So you are thinking about going to therapy. You may have just decided this moment it is something you need in your life, or maybe you have been craving some professional guidance on your mental health for years. Either way, I ‘m happy you are at a place in life where therapy has become a more reachable resource!
Scheduling that first appointment can be daunting, nerve-racking, and anxiety provoking…but it could also be the move that gets your life back on track! Before you “request an appointment” however, it is important to do some self reflection about what role you want your therapist to play in your life. That’s why I give you 3 questions to ask yourself BEFORE scheduling your first appointment.
Disclosure: Your therapist will NOT be a friend, advice giver, enabler, or a passive listener. So if that is what you are looking for…don’t seek it in a therapist.
Are you ready to put in the work?
Therapy is not just a place to vent for an hour each week. Therapy is a place for growth and reflection and CHANGE. Let me repeat that…CHANGE. Change can be scary for a lot of people, and if you are not ready to get comfortable with change, you probably aren’t ready for therapy. That’s not to say that therapy can’t help you get comfortable with change. If you know things need to be different in your life and you are willing to discover what has gone wrong and what could go better…therapy may just be your jumpstart to a new life.
Therapy involves working on yourself consistently from week to week. Unlike an annual doctor’s visit, where your physician may prescribe 30 minutes of exercise a day and drinking more water, then not see you again for a year just to find out you haven’t exercised or drank more water… Therapy is nearly weekly…if you haven’t worked on the things you said you wanted to your therapist is going to call you out on it…every week…until you start to make the changes. A therapist can be a very good accountability person, and can be exceptional at helping you problem solve what is getting in the way of you accomplishing the small day to day battles.
If you believe that you are ready for a fresh outlook on your own life…scheduling that appointment might just be a good idea.
Do you know how you want your therapist to help you?
You believe you are ready for change, but do you know what you want to change? Going into therapy with the thought, “My life isn’t working for me right now. I need something different.” is a good start, but a GREAT start would be thinking (for example), “My life isn’t working for me right now because my relationship/career/family/etc. are not fulfilling me the way I need. I need to work on finding balance/something new/peace/etc.”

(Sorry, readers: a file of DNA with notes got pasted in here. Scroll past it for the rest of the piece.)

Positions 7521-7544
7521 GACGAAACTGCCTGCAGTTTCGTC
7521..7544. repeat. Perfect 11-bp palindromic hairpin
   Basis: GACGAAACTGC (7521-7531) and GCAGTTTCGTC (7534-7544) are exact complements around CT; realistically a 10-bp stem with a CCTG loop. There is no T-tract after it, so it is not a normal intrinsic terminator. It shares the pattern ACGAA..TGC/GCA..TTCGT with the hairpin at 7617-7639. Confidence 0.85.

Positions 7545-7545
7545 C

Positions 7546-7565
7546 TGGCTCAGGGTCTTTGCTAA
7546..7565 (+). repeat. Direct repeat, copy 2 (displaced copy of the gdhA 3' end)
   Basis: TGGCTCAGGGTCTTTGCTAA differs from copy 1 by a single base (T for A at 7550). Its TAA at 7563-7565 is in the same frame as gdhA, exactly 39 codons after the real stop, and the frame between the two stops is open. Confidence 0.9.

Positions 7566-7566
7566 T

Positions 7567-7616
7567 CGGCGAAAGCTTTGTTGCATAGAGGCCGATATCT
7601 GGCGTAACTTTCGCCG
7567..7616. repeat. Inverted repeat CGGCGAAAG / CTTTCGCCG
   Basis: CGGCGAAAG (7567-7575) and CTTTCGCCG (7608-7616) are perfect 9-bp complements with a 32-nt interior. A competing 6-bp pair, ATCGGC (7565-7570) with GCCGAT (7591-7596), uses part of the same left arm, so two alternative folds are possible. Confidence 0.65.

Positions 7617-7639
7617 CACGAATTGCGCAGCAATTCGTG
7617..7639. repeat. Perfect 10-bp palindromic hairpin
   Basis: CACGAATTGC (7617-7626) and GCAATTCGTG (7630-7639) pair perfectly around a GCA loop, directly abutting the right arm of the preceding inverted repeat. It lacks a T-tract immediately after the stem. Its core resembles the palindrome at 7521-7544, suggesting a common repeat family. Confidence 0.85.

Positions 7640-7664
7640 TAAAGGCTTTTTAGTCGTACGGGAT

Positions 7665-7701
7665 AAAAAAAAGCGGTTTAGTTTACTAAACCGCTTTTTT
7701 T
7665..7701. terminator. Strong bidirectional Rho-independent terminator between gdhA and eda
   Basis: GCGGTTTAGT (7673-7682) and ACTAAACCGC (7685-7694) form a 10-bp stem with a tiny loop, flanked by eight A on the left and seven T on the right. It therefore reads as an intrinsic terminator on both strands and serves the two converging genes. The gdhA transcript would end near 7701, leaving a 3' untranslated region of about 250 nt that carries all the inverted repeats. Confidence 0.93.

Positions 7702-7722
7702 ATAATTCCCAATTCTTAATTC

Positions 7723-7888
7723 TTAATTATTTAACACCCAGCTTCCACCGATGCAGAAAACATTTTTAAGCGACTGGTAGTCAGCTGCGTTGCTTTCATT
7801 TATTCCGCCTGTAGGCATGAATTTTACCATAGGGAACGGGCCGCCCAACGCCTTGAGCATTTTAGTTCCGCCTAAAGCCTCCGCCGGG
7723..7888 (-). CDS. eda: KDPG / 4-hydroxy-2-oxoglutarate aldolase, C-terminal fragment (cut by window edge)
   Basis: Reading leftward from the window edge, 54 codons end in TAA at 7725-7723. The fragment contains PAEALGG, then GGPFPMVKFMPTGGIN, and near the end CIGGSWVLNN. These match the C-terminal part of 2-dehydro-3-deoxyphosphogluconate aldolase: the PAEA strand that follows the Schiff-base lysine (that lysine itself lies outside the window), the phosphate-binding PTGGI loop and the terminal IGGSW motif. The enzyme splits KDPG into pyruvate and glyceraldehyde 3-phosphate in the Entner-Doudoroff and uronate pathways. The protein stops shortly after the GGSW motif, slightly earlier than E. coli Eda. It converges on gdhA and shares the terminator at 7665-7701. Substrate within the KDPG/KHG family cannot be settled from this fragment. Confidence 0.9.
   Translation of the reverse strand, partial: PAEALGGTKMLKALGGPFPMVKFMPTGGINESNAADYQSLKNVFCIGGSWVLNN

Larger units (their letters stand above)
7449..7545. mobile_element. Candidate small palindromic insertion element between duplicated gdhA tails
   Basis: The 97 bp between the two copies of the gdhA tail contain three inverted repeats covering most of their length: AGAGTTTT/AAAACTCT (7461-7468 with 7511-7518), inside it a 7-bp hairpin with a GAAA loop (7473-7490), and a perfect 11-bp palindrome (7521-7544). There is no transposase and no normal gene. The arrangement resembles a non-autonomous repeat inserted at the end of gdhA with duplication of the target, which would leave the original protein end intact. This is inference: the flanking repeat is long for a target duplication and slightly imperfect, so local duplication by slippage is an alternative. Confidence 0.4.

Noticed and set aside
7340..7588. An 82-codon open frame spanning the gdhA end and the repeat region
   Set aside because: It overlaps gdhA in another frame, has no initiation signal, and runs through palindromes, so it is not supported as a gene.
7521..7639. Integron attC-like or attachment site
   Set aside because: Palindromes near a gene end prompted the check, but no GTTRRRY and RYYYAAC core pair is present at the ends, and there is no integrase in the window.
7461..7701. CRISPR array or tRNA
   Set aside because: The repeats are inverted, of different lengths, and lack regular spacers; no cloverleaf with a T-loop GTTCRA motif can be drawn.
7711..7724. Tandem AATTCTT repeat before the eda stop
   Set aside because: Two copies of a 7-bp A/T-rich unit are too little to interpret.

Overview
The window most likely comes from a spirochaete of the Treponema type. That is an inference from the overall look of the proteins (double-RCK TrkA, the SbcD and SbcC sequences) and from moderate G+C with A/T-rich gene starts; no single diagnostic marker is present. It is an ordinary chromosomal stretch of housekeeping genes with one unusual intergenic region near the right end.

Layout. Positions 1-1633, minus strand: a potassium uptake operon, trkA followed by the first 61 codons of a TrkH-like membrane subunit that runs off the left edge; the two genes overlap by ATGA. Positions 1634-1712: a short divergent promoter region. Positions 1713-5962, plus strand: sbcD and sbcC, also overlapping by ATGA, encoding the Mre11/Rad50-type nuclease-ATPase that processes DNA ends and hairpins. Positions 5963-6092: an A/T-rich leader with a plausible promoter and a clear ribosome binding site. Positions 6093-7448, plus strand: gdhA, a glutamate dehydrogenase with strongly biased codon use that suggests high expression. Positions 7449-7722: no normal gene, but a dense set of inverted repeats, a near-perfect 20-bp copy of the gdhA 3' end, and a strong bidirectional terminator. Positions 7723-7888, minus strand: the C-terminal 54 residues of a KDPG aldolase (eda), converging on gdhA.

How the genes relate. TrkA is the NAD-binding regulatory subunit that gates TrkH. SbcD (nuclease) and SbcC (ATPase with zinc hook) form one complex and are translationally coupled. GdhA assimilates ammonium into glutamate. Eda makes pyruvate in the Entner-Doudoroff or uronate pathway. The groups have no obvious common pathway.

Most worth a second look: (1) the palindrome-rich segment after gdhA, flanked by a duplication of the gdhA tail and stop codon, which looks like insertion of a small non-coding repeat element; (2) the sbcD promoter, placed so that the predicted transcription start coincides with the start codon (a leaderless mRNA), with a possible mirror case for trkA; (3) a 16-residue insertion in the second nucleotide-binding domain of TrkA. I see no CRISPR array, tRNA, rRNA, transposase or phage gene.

Ask yourself what you need your potential therapist to help you with. What have you done so far to try and help yourself? And how will therapy emphasize or add too this effort? Do you need to discover certain communication skills or better boundary setting skills or discover yourself or something else? Think of questions to ask this potential therapist so you know they are a good fit for you and your areas of growth.
- Do you specialize in working with certain populations?
- Do you diagnose your clients?
- What is your theoretical approach? And how will that influence our work together?
- Do you recommend individual, couples, or family therapy for ________ issues?
How present do you want therapy to be in your life?
After checking in with yourself about how much work you are willing to put in and how involved you want your therapist to be in your growth…it is only right to ask how those two things may interact throughout this journey. Maybe you know yourself well enough to say you need that weekly appointment to hold you accountable, or maybe you know you just need a monthly check in to keep you on track. Maybe what you really need is a support network that could be established through group therapy or maybe your relationship is really what could benefit from therapeutic intervention.
Whatever combination you need, there is a therapist out there that can meet your expectations.
Always consider your financial health in this process as well, seek out community mental health clinics or associate therapists for reduced cost services. You can find licensed and/or registered therapists in your city at psychologytoday.com or therapyforblackgirls.com